I’m a new Django user and while researching for a user authentication app to plug into a part-time project that I’m working on, I was recommended Django-Registration and Django-Userena. Django-Registration seems to be the most widely used user authentication app while Django-Userena seems pretty comparable feature-wise though not as popular. At the end I chose Django-Userena because it seems to have more recent updates (and I suppose the nicely designed website gave the impression that the this app is very user-friendly).

I set about Django-Userena’s documentations and everything seems pretty straightforward. The next 2 evenings prove to be hard for me as a newbie. The documentations assumed a high working knowledge of Django (on where to paste the code given) and is not as clear and specific as I would like it to be.  But what is worse I found some code typos django import ommissions in the docs and it just causes the whole installation  to fail. It took hours of searching on Google/Stack Overflow/Github Issues and pasting together bits of information here and there to get Django-Userena to work for me.

I’ll now set out the steps I took in installing Django-Userena and how I believe the documentations can be more specific in helping newbies like me install and use Django-Userena.

To install, type “pip install django-userena” into your Command Prompt shell. You may run into a problem in installing easy_thumbnail (it’s a required dependency used by django-userena and is automatically installed using the pip command) because Python Imaging Library (PIL) is not installed on your computer. To fix this, simply install PIL here.

Then to configure Django-Userena, you need to edit your project’s settings.py file:

1. In your settings.py file, add ‘userena’, ‘guardian’, ‘easy_thumbnails’ to your INSTALLED_APPS tuple.

2. Then again in your settings.py file, add the following:



The above is used to get django-guardian working (another Django-Userena dependency that’s automatically installed to control permissions)

3. Next, create a new app for your Django-Userena app. In your Command Prompt shell, type: “python manage.py startapp accounts”. We are creating a new app for Django-Userena titled ‘accounts’.

4. Now add  ‘accounts’ to your INSTALLED_APPS tuple in your settings.py file.

5. Copy the following into accounts/models.py:

from django.contrib.auth.models import User
from django.utils.translation import ugettext as _
from userena.models import UserenaBaseProfile

class MyProfile(UserenaBaseProfile):
	user = models.OneToOneField(User,unique=True,
	favourite_snack = models.CharField(_('favourite snack'),max_length=5)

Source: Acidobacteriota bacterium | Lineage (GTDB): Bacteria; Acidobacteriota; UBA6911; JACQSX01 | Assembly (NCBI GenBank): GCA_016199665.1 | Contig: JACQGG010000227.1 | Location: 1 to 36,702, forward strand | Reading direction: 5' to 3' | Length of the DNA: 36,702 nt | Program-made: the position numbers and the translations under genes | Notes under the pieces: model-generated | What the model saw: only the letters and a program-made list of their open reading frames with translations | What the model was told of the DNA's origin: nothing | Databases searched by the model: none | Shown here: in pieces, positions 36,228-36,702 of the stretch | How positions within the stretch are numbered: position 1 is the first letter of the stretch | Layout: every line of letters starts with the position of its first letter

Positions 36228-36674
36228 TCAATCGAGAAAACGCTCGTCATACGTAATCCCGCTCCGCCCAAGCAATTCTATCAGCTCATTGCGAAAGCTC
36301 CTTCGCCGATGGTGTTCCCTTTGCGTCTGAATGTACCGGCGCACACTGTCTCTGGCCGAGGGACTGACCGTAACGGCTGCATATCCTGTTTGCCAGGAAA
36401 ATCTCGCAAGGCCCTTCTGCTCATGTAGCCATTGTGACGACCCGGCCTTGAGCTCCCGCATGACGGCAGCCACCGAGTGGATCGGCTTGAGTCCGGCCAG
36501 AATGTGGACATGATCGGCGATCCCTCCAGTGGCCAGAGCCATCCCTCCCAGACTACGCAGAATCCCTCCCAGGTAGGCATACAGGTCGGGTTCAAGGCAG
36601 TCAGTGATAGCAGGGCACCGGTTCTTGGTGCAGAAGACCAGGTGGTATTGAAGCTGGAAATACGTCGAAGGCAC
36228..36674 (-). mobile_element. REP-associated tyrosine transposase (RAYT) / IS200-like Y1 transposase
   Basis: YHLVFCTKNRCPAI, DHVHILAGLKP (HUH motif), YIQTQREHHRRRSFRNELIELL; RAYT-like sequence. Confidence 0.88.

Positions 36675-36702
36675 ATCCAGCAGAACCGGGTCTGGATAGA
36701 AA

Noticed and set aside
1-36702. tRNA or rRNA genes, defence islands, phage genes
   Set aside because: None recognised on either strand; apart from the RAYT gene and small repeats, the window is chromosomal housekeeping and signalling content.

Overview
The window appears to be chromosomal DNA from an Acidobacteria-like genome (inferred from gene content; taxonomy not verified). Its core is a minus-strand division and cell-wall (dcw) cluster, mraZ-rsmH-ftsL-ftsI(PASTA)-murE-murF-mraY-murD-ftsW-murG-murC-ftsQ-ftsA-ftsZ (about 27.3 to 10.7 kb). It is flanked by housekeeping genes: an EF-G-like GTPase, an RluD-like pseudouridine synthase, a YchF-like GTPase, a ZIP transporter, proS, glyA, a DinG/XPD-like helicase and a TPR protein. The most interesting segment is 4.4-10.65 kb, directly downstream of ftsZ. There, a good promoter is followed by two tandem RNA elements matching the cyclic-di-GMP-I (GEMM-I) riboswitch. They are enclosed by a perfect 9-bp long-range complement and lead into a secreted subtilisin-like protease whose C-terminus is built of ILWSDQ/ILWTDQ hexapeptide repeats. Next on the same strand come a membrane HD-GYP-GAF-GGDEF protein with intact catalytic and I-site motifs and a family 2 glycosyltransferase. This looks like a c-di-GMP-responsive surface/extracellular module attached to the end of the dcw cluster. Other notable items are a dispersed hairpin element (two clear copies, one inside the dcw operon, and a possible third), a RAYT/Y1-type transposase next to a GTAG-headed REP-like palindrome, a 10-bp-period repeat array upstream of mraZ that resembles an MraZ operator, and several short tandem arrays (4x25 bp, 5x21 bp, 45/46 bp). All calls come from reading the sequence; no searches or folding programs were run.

Note how the original documents forget to mention the need to import two django modules from the first two lines causing many people to run into problem and get the following Django error message:

SiteProfileNotAvailable at /accounts/signin/
No exception supplied

*I initially thought the ‘_’ in the code is a typo causing the code to fail, but an email from Petar Radosevic from Bread and Pepper (the company that made Django-Userena open-source) pointed out that the ‘_’ is a Django convention for a shorter alias for the function ugettext() – a translation module for internalisation.

6. Next add the following into settings.py file :

AUTH_PROFILE_MODULE = 'accounts.MyProfile'

LOGIN_REDIRECT_URL = '/accounts/%(username)s/'
LOGIN_URL = '/accounts/signin/'
LOGOUT_URL = '/accounts/signout/'

The ‘accounts.MyProfile’ in AUTH_PROFILE_MODULE refers to the app ‘accounts’ containing the model class MyProfile as we defined earlier. The 3 login/logout URL statements tell Django where to have the URLs for Django-Userena to work.

7. Add the following into urls.py under the ‘urlpatterns’ tuple:

(r'^accounts/', include('userena.urls')),

8. Configure your Django SMTP email settings to use Gmail in settings.py:

EMAIL_HOST = 'smtp.gmail.com'
EMAIL_HOST_USER = 'yourgmailaccount@gmail.com'
EMAIL_HOST_PASSWORD = 'yourgmailpassword'

 9. Go to your Command Prompt shell and type:

python manage.py check_permissions

I believe after these steps, your Django-Userena app should be up and running at http://localhost:8000/accounts/signup. Good luck with your Django-Userena installation and I hope you do not go through as much pain as I did.

Before I part, to style your Django-Userena app, copy all the files in the userena/templates folder into your project’s /templates folder. This post gives a very good explanation on how to override a view from an external Django app.

And lastly, I forget to mention how much I like Django-Userena once I get it all up and running. You should totally try it for your Django project too! 🙂